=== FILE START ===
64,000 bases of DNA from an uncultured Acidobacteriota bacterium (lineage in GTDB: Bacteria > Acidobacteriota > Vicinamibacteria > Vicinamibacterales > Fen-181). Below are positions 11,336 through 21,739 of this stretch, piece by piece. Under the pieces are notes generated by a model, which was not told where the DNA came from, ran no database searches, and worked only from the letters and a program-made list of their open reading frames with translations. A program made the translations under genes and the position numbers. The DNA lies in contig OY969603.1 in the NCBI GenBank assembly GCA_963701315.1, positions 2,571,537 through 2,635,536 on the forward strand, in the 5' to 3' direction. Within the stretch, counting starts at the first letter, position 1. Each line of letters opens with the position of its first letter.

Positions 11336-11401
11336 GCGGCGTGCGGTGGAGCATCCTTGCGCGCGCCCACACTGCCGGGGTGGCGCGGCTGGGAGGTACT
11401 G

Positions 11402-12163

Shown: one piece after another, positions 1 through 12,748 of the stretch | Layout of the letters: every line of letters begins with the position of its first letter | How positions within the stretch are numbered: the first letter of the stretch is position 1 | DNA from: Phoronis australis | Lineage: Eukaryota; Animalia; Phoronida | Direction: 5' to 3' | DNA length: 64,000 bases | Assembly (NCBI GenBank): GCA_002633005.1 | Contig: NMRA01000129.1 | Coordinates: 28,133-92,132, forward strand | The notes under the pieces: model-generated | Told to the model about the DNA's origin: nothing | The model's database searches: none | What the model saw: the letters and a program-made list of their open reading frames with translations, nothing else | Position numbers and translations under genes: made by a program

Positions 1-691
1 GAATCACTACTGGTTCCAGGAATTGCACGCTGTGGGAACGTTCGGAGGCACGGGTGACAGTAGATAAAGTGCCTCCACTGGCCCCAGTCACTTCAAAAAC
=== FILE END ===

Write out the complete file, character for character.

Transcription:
64,000 bases of DNA from an uncultured Acidobacteriota bacterium (lineage in GTDB: Bacteria > Acidobacteriota > Vicinamibacteria > Vicinamibacterales > Fen-181). Below are positions 11,336 through 21,739 of this stretch, piece by piece. Under the pieces are notes generated by a model, which was not told where the DNA came from, ran no database searches, and worked only from the letters and a program-made list of their open reading frames with translations. A program made the translations under genes and the position numbers. The DNA lies in contig OY969603.1 in the NCBI GenBank assembly GCA_963701315.1, positions 2,571,537 through 2,635,536 on the forward strand, in the 5' to 3' direction. Within the stretch, counting starts at the first letter, position 1. Each line of letters opens with the position of its first letter.

Positions 11336-11401
11336 GCGGCGTGCGGTGGAGCATCCTTGCGCGCGCCCACACTGCCGGGGTGGCGCGGCTGGGAGGTACT
11401 G

Positions 11402-12163

Shown: one piece after another, positions 1 through 12,748 of the stretch | Layout of the letters: every line of letters begins with the position of its first letter | How positions within the stretch are numbered: the first letter of the stretch is position 1 | DNA from: Phoronis australis | Lineage: Eukaryota; Animalia; Phoronida | Direction: 5' to 3' | DNA length: 64,000 bases | Assembly (NCBI GenBank): GCA_002633005.1 | Contig: NMRA01000129.1 | Coordinates: 28,133-92,132, forward strand | The notes under the pieces: model-generated | Told to the model about the DNA's origin: nothing | The model's database searches: none | What the model saw: the letters and a program-made list of their open reading frames with translations, nothing else | Position numbers and translations under genes: made by a program

Positions 1-691
1 GAATCACTACTGGTTCCAGGAATTGCACGCTGTGGGAACGTTCGGAGGCACGGGTGACAGTAGATAAAGTGCCTCCACTGGCCCCAGTCACTTCAAAAAC